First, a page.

ESPN's Chris Mortensen is reporting details, per his sources, about the next labor agreement that NFL owners will apparently present players when the two sides next convene. They are very much worth discussing here, and we suggest reading the full report as well.
First and foremost, the two sides are prepared to do away with billions in credit off of total league revenue in an effort to split money on a percentage of total revenue basis. Owners are prepared to offer players as much as 48 percent of total revenues in the next offer; this would be a slight decrease for players from the previous model, but the players are willing to listen with league revenues expected to double by 2016.
Another reason the players would be willing to take a bit less money: a proposed change to the salary cap floor that would mandate that teams spend between 90 and 93 percent of the total salary cap. That is a major increase from the previous model, and likely a point of contention for smaller-market clubs like the Buffalo Bills.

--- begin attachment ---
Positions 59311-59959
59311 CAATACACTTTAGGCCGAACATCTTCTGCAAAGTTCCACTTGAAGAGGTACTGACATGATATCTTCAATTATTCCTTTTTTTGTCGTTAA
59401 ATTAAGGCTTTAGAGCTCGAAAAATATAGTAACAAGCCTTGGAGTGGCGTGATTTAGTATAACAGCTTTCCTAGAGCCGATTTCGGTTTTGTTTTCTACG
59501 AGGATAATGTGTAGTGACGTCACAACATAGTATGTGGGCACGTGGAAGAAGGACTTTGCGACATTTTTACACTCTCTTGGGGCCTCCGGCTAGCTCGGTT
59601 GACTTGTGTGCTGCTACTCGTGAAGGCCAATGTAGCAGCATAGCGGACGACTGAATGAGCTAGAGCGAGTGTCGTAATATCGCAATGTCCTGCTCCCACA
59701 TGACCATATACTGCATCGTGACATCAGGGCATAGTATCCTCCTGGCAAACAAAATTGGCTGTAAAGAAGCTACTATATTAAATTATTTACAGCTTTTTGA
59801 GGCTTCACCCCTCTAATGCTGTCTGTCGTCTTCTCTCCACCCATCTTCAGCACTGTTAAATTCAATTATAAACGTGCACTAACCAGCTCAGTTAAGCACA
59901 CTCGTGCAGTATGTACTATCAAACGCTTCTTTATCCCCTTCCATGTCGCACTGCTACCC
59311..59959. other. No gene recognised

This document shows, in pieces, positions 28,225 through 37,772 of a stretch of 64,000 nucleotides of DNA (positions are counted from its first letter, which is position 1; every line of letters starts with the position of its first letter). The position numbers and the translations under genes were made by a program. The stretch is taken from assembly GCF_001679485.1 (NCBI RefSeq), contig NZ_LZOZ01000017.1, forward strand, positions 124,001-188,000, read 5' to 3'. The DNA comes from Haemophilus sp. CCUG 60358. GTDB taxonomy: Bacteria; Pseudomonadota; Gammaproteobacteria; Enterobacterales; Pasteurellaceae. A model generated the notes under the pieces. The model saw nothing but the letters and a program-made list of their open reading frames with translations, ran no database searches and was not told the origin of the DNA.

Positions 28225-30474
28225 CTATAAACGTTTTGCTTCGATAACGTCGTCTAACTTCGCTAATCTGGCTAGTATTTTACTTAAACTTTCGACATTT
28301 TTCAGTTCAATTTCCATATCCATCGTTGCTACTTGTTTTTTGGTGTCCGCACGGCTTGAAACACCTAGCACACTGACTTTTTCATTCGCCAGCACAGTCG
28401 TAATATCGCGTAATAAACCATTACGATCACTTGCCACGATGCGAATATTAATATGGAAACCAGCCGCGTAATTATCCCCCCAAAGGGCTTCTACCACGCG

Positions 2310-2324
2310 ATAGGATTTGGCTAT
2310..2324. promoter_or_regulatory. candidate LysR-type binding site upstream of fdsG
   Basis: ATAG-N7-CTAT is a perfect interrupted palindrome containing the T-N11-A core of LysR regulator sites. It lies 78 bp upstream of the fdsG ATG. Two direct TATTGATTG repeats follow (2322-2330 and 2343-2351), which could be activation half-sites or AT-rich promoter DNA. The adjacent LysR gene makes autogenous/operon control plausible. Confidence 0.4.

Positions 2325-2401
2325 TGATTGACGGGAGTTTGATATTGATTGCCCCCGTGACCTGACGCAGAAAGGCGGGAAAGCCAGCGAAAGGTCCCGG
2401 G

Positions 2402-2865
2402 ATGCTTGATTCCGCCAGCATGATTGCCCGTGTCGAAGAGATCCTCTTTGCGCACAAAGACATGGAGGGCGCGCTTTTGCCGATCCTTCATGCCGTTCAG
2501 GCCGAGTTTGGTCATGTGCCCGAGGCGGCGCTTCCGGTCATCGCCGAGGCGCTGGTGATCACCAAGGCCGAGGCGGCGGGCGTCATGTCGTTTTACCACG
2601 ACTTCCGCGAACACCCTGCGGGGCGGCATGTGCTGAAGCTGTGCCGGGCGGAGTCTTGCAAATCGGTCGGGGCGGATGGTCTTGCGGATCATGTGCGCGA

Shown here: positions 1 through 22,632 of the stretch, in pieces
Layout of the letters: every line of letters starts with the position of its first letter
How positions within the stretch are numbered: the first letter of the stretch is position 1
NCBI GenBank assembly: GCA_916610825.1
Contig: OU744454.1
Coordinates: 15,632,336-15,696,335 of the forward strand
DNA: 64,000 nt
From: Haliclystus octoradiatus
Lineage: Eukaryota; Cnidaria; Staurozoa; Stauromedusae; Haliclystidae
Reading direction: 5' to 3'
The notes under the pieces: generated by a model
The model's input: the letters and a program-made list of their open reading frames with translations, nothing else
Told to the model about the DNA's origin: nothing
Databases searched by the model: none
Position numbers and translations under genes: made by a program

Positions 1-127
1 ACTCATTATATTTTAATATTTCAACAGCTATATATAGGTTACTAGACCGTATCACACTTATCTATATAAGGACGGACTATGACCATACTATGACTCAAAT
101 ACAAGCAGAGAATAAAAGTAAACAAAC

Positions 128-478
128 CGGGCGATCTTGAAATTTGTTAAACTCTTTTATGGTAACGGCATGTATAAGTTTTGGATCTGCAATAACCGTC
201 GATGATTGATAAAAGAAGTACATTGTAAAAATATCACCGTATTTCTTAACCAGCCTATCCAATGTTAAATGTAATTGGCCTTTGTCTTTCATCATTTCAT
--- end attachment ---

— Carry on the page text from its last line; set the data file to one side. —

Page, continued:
The agreement will also reportedly include a rookie wage scale (still in progress) and a 16-game Thursday night TV schedule that is designed to generate more league revenue, as well as make an 18-game schedule a point of future negotiation, rather than part of the next labor deal.